February 24th, 1991 - February 28th, 1991
Operation Desert Sabre was the last offensive of the Persian Gulf War. It's also loosely synonymous with "the ground war" and "the 100 hour war."
In this phase, the Coalition marched into Kuwait to take control of the country. On February 24, the Coalition began a ground assault that was meant to penetrate deep into Kuwait and liberate Kuwait City. This would destroy Hussein's strategic reserve, the Republican Guard and the Iraqi heavy divisions. In the east, coalition troops under Saudi command attacked north into Kuwait. They eventually encircled Kuwait City and Iraqi forced were ejected or defeated. The regaining of Kuwait City forced enemy troops to retreat.
In only 100 hours of constant fighting, the U.N. Coalition gained impressive results against the Iraqi military. An estimated 1,300 tanks, 1,200 infantry fighting vehicles, 285 artillery pieces, and 100 air defense systems were destroyed. Coalition troops also captured nearly 22,000 men. Allied forces only lost 7 M1A1 Abrams tanks, 15 Bradley tanks, 2 armored personnel carriers, and 1 Apache helicopter. Only 22 allied men died in the process. At one of the most famous battles of Desert Sabre, The Battle of Medina Ridge, 300 Iraqi tanks were destroyed. This was an attempted ambush on Coalition soldiers. On February 27, most of the Iraqi soldiers were retreating or captured and the Republican Guard were defeated.
The "Highway of Death"
The Iraqi soldiers who had occupied Kuwait City were forced to retreat back to their home country. However, they also possessed all of their weapons they had used to wage war. Therefore, the United States saw it necessary to stop these troops with force. Pilots were ordered to bomb the transports to stop the men, and then bomb even more to ensure that they could not take weapons of mass destruction with them. This relentless attack continued for two days straight across 3 miles of the highway. When the bombing was finally over, thousands of vehicles were destroyed and hundreds dead. Although this may seem unethical, pilots claim that this retreat was not ordinary.
-Source Author unknown
I stumbled on "Operation Desert Sabre" when looking up the amount of US Troops in theater (700,000). Desert Sabre replaced the initial operational name of Desert Sword. I'm guessing the powers-that-be felt the word "sabre" would be more widely attributed to the European (Allied) spelling.
And from GlobaleSecurity:
Operation Desert Sabre
The ground campaign, initially designated DESERT SWORD and subsequently designated DESERT SABRE, began on 24 February 1991. When ground operations started in earnest, coalition forces were poised along a line that stretched from the Persian Gulf westward 300 miles into the desert. Two corps covered about two-thirds of the line occupied by the huge multinational force.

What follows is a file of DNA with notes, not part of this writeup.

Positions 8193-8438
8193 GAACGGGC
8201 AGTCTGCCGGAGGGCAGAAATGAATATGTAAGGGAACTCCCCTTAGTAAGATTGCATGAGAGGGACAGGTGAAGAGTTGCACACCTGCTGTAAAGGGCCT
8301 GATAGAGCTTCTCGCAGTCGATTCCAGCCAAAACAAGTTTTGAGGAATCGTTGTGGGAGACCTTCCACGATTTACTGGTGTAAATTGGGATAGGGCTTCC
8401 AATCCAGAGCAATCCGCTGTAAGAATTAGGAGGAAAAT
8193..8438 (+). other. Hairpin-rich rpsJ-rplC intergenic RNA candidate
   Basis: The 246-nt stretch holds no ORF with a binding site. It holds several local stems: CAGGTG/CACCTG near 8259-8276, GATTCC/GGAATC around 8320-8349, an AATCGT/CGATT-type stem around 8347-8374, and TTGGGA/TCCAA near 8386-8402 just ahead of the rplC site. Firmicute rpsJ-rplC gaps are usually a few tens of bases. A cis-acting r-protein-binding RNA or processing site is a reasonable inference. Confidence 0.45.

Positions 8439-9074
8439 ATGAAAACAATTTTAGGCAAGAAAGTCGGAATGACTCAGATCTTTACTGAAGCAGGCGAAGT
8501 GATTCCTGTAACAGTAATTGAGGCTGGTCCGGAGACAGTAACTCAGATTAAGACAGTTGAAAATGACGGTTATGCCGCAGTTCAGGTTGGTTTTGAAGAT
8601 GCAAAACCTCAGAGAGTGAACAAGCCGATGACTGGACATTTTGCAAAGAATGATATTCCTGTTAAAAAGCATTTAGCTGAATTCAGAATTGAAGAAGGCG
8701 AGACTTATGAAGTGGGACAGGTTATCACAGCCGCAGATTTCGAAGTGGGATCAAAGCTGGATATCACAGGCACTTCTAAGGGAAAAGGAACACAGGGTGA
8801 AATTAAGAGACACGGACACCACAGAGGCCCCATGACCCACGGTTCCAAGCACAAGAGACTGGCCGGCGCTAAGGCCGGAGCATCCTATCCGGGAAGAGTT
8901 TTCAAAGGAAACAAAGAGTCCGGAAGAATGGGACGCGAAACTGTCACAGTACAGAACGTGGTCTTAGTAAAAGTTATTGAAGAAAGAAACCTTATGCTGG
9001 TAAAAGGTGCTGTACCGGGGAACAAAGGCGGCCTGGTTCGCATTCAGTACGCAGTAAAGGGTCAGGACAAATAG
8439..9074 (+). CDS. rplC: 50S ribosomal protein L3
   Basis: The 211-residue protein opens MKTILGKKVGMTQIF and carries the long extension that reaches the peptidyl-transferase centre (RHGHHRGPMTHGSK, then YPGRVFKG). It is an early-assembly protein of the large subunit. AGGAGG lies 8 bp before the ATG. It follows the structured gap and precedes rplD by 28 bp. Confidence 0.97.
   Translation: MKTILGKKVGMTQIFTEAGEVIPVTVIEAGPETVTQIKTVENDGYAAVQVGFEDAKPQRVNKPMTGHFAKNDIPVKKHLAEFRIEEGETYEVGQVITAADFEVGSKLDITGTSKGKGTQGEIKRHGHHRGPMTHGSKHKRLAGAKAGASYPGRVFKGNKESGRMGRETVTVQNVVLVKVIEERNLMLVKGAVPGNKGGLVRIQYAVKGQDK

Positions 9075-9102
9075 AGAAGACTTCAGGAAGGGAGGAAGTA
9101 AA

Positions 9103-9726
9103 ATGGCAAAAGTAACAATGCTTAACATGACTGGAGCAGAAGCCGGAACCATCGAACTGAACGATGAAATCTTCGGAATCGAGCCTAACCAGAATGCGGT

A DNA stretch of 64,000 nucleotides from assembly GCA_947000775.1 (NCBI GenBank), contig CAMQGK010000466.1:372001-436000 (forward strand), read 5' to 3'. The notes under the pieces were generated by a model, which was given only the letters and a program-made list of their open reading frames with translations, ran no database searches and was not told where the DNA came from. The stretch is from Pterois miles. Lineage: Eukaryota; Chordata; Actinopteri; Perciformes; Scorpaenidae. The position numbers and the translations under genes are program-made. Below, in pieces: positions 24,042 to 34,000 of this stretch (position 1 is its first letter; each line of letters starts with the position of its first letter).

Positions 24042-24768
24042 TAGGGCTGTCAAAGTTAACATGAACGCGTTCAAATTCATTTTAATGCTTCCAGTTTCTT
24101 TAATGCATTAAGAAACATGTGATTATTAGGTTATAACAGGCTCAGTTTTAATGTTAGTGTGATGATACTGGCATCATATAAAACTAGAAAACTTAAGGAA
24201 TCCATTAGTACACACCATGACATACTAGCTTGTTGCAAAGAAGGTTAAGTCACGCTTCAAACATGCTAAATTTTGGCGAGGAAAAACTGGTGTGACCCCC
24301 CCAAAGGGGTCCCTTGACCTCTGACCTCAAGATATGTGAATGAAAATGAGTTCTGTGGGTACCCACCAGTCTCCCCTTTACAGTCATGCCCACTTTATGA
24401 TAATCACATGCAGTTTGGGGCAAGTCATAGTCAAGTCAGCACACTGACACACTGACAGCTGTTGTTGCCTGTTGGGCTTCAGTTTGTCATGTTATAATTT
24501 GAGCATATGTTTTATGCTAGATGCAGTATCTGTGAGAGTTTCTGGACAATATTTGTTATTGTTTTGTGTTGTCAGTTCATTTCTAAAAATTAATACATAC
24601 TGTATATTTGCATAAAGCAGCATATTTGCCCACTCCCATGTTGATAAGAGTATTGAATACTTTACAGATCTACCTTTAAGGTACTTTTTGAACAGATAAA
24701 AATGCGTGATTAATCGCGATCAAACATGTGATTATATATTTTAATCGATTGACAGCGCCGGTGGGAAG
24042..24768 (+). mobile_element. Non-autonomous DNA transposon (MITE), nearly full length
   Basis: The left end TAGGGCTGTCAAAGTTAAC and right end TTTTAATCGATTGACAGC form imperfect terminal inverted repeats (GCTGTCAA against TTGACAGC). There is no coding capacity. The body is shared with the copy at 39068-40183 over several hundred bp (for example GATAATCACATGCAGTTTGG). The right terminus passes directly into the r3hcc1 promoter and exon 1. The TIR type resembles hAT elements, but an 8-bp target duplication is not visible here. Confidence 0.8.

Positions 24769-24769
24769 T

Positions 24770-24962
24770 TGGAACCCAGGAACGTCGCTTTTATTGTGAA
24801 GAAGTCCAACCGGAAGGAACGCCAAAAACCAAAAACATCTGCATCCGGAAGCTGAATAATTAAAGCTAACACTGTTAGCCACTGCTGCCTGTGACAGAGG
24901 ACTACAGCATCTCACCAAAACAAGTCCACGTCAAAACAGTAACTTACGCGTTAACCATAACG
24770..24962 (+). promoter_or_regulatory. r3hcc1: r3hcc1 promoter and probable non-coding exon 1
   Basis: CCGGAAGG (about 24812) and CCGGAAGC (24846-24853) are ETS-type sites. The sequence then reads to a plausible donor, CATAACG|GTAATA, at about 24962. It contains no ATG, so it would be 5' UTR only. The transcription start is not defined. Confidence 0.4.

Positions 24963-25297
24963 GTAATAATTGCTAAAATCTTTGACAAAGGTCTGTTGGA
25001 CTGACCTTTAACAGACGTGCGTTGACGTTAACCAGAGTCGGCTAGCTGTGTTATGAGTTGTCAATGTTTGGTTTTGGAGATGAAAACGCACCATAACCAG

The XVIII Airborne Corps, under Lt. Gen. Gary E. Luck, held the left, or western, flank and consisted of the 82d Airborne Division, the 101st Airborne Division (Air Assault), the 24th Infantry Division (Mechanized), the French 6th Light Armored Division, the 3d Armored Cavalry, and the 12th and 18th Aviation Brigades.
The Vll Corps, under Lt. Gen. Frederick M. Franks, Jr., was deployed to the right of the XVIII Airborne Corps and consisted of the 1st Infantry Division (Mechanized), the 1st Cavalry Division (Armored), the 1st and 3d Armored Divisions, the British 1st Armored Division, the 2d Armored Cavalry, and the 11th Aviation Brigade.
Three commands held the eastern one-third of the front.
Joint Forces Command North, made up of formations from Egypt, Syria, and Saudi Arabia and led by His Royal Highness Lt. Gen. Prince Khalid ibn Sultan, held the portion of the line east of Vll Corps.
To the right of these allied forces stood Lt. Gen. Walter E. Boomer's I Marine Expeditionary Force, which had the 1st (or Tiger) Brigade of the Army's 2d Armored Division as well as the 1st and 2d Marine Divisions.
Joint Forces Command East on the extreme right, or eastern, flank anchored the line at the Persian Gulf. This organization consisted of units from all six member states of the Gulf Cooperation Council. Like Joint Forces Command North, it was under General Khalid's command.
General Schwarzkopf unleashed all-out attacks against Iraqi forces very early on 24 February at three points along the allied line. The main attack was designed to avoid most fixed defenses, drive deep into Iraq, envelop Iraqi forces from the west and attack and destroy Saddam Hussein's strategic reserve - Republican Guard armored and mechanized infantry divisions augmented by several other Iraqi Army heavy divisions. This wide left sweep was sometimes referred to as the " Hail Mary" plan.